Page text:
nominal punishment, but in the second world a horrid gravity attaches to such a lapse, and the retribution meted is implacable and grim. It may be dissolution by fire, and that can note a destruction too final for the mind to contemplate; or it may be banishment from that sphere to a lower and worse one.
This was the fate of Becuma of the White Skin.
One may wonder how, having attained to that sphere, she could have carried with her so strong a memory of the earth. It is certain that she was not a fit person to exist in the Many-Coloured Land, and it is to be feared that she was organised too grossly even for life in the Shi’.
She was an earth-woman, and she was banished to the earth.
Word was sent to the Shi’s of Ireland that this lady should not be permitted to enter any of them; from which it would seem that the ordinances of the Shi come from the higher world, and, it might follow, that the conduct of earth lies in the Shi’.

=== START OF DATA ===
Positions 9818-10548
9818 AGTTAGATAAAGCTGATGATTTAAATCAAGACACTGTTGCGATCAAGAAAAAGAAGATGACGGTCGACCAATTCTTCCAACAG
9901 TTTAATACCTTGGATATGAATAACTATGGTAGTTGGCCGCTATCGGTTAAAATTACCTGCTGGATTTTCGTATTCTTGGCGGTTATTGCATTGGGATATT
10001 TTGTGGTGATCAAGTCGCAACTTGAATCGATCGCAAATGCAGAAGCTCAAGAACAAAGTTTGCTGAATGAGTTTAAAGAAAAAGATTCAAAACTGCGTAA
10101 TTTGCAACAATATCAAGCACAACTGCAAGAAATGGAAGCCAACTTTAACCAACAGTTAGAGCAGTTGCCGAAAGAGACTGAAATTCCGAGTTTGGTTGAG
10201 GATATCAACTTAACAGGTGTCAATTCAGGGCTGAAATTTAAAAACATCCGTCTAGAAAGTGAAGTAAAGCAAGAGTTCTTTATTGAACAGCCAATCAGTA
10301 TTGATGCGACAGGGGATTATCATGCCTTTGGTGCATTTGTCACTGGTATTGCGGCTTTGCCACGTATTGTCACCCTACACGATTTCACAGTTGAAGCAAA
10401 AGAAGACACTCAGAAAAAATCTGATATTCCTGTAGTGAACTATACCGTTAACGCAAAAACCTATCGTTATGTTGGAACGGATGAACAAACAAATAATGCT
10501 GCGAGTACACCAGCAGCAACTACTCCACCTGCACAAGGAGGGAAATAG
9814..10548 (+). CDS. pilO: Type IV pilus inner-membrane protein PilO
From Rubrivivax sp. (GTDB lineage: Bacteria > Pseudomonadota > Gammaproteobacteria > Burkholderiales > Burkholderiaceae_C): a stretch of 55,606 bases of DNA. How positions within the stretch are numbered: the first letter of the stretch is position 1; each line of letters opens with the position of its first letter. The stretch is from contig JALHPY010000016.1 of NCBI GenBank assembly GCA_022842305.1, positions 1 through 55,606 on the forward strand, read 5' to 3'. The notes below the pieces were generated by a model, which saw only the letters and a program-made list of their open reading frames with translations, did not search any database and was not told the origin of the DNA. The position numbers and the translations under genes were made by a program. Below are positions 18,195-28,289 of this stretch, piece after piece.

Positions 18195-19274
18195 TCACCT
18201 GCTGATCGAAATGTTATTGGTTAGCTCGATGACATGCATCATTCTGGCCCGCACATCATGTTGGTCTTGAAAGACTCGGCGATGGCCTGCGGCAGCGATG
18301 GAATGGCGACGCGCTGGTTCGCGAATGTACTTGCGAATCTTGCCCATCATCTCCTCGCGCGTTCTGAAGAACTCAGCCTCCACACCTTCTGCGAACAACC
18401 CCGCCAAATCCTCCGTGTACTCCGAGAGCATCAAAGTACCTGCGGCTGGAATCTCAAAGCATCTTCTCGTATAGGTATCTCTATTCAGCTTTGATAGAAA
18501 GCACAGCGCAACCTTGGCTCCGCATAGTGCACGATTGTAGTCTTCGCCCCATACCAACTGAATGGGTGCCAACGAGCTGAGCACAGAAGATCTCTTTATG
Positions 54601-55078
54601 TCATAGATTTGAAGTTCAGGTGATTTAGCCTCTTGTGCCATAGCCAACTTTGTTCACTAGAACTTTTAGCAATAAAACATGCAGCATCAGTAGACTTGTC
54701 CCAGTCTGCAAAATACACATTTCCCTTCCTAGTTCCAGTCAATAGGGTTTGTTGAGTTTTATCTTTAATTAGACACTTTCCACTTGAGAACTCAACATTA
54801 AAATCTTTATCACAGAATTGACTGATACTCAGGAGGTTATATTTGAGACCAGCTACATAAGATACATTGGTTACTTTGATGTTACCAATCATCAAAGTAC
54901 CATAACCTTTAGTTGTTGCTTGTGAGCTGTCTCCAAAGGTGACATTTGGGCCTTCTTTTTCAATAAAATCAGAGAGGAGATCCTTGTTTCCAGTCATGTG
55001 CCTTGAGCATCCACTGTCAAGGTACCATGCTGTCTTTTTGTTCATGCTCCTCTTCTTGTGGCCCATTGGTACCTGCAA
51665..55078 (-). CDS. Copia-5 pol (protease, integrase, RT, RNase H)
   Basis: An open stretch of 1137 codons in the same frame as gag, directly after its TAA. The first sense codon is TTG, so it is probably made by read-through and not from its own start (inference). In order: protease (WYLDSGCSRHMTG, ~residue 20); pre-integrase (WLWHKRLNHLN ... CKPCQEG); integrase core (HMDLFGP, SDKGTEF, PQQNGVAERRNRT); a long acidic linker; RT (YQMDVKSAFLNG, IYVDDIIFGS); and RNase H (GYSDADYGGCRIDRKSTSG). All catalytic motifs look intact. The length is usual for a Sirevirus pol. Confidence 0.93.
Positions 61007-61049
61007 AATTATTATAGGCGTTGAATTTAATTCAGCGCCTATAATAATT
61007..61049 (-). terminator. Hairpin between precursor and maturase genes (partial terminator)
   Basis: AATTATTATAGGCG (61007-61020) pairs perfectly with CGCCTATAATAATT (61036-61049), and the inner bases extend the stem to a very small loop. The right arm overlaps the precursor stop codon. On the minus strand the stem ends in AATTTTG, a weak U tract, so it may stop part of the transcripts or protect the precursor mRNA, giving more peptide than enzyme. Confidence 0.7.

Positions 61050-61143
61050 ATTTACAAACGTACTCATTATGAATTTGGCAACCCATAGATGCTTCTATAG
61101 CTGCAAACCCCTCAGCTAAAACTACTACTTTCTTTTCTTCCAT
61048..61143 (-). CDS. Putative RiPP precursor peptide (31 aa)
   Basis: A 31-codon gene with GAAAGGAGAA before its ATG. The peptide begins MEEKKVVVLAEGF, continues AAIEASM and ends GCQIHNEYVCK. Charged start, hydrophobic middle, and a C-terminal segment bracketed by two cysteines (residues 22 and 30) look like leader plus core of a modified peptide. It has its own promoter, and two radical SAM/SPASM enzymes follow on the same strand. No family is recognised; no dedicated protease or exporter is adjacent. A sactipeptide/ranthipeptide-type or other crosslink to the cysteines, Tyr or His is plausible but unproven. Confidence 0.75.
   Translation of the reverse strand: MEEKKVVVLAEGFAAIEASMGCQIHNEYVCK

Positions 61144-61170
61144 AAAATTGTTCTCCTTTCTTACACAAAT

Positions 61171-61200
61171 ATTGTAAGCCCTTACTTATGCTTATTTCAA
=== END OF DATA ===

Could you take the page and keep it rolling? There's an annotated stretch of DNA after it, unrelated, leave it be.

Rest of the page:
In that way, the gates of her own world and the innumerable doors of Faery being closed against her, Becuma was forced to appear in the world of men.
becuma of the white skin
It is pleasant, however, notwithstanding her terrible crime and her woeful punishment, to think how courageous she was. When she was told her sentence, nay, her doom, she made no outcry, nor did she waste any time in sorrow. She went home and put on her nicest clothes.